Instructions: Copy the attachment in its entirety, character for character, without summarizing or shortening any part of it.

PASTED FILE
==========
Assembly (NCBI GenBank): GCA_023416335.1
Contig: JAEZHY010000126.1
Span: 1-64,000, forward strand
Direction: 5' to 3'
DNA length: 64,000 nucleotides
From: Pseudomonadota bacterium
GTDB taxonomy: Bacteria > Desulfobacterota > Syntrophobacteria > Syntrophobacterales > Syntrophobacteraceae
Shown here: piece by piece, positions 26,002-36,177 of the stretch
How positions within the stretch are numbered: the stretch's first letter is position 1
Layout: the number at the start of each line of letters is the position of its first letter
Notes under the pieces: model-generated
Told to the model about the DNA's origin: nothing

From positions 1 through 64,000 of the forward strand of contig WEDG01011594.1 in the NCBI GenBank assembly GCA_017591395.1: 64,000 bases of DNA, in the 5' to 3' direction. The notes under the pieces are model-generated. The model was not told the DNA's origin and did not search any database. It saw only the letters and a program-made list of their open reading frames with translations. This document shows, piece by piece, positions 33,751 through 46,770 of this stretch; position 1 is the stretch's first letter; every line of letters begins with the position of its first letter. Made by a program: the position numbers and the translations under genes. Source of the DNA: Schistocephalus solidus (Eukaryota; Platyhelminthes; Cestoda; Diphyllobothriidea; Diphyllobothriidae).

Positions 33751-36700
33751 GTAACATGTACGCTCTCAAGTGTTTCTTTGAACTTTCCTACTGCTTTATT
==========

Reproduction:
Assembly (NCBI GenBank): GCA_023416335.1
Contig: JAEZHY010000126.1
Span: 1-64,000, forward strand
Direction: 5' to 3'
DNA length: 64,000 nucleotides
From: Pseudomonadota bacterium
GTDB taxonomy: Bacteria > Desulfobacterota > Syntrophobacteria > Syntrophobacterales > Syntrophobacteraceae
Shown here: piece by piece, positions 26,002-36,177 of the stretch
How positions within the stretch are numbered: the stretch's first letter is position 1
Layout: the number at the start of each line of letters is the position of its first letter
Notes under the pieces: model-generated
Told to the model about the DNA's origin: nothing

From positions 1 through 64,000 of the forward strand of contig WEDG01011594.1 in the NCBI GenBank assembly GCA_017591395.1: 64,000 bases of DNA, in the 5' to 3' direction. The notes under the pieces are model-generated. The model was not told the DNA's origin and did not search any database. It saw only the letters and a program-made list of their open reading frames with translations. This document shows, piece by piece, positions 33,751 through 46,770 of this stretch; position 1 is the stretch's first letter; every line of letters begins with the position of its first letter. Made by a program: the position numbers and the translations under genes. Source of the DNA: Schistocephalus solidus (Eukaryota; Platyhelminthes; Cestoda; Diphyllobothriidea; Diphyllobothriidae).

Positions 33751-36700
33751 GTAACATGTACGCTCTCAAGTGTTTCTTTGAACTTTCCTACTGCTTTATT